BOEING'S latest long range twin engine aircraft, the Dreamliner, may be on its first visit to Australia this week, but not all of the aircraft's parts are in the country for the first time.
That's because 4 per cent of the aircraft - the composite moveable trailing edge wing surfaces - are manufactured at Boeing Australia's Fisherman's Bend plant and shipped for assembly to Boeing's US factory in Everett, Washington state.
Inspecting the Dreamliner at Melbourne International Airport, Innovation Minister Senator Kim Carr said the innovation embedded in the Dreamliner's wing surfaces is a great example of world-leading Australian ingenuity and research.
"New materials developed in collaboration with the Cooperative Research Centre (CRC) for Advanced Composite Structures have integrated Australian manufacturing into global supply chains for the Dreamliner," Senator Carr said.
"Boeing Australia has been a significant contributor to and beneficiary of Australian R&D. They have worked closely with the CRC for Advanced Composite Structures, the Australian Advanced Manufacturing Research Centre at Swinburne University and the CSIRO.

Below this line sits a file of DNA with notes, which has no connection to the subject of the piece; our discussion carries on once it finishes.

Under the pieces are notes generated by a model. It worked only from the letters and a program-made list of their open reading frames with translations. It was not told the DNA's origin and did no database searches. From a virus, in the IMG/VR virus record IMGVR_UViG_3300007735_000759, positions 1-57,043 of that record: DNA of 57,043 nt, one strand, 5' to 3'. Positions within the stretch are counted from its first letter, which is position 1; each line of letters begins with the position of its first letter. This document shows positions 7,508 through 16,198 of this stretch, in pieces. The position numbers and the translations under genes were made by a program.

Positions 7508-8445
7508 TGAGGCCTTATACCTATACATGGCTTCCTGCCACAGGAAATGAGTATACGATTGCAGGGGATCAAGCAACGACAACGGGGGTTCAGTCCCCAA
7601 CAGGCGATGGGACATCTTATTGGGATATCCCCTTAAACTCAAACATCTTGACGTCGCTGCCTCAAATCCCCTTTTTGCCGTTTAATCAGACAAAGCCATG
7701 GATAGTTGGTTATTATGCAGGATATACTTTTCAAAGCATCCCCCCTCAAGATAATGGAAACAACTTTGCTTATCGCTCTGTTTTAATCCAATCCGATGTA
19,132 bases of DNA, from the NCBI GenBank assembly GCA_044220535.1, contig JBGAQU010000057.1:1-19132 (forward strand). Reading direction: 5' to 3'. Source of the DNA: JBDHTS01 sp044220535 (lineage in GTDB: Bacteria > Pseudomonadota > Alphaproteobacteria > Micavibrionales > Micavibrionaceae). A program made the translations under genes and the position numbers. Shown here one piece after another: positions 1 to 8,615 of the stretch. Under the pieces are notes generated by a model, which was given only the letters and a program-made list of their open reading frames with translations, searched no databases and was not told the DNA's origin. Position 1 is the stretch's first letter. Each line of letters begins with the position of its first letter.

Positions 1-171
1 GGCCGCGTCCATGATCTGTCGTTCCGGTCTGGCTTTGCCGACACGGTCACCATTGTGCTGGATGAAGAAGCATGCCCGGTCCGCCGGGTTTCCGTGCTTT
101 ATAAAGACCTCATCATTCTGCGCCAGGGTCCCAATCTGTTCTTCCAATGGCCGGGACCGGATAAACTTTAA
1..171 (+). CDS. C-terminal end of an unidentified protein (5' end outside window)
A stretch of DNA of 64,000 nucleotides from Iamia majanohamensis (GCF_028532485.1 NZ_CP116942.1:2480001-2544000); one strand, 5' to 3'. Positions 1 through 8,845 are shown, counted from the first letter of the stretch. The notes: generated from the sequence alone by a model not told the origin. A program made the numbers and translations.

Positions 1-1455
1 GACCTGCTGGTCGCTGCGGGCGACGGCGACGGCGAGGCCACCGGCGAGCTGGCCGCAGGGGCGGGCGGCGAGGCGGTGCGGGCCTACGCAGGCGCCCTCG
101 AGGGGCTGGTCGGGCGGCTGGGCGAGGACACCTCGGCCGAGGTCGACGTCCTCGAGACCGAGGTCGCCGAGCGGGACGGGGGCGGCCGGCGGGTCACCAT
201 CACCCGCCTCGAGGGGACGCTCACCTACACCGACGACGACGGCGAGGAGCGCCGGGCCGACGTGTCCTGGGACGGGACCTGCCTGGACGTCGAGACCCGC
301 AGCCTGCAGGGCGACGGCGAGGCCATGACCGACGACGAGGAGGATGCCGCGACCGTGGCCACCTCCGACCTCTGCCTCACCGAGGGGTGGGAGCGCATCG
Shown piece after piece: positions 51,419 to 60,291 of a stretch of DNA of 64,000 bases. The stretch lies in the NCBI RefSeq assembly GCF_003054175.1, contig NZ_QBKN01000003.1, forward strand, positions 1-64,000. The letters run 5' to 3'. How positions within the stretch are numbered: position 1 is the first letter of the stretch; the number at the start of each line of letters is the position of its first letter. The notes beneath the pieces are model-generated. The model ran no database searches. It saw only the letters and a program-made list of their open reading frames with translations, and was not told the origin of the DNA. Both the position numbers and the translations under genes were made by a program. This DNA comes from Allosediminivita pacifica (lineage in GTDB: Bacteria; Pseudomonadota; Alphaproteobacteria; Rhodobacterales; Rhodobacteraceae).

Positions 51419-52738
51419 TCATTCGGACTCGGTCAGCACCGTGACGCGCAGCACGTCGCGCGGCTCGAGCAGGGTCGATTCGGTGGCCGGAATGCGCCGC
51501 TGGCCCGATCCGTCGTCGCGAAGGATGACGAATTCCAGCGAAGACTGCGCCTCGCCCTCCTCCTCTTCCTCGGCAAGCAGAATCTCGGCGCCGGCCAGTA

"The Dreamliner involves a significantly greater use of fibre composite materials compared with earlier Boeing aircraft designs.
"The Boeing 787 Dreamliner will be the world's first commercial aircraft made mostly of composite materials. It will use 20 per cent less fuel per passenger than similar planes, produce fewer carbon emissions and will have quieter takeoffs and landings.
"The CRC's R&D has led to Boeing Aerostructures Australia winning billion dollar contracts to design, manufacture and export wing trailing edge devices (such as flaps, ailerons and spoilers), supporting Australian manufacturing and helping to create more jobs."
The Dreamliner received FAA certification on 26 August, 2011, and its first commercial flight occurred on 26 October, 2011.
More information on the Boeing Dreamliner is available from www.newairplane.com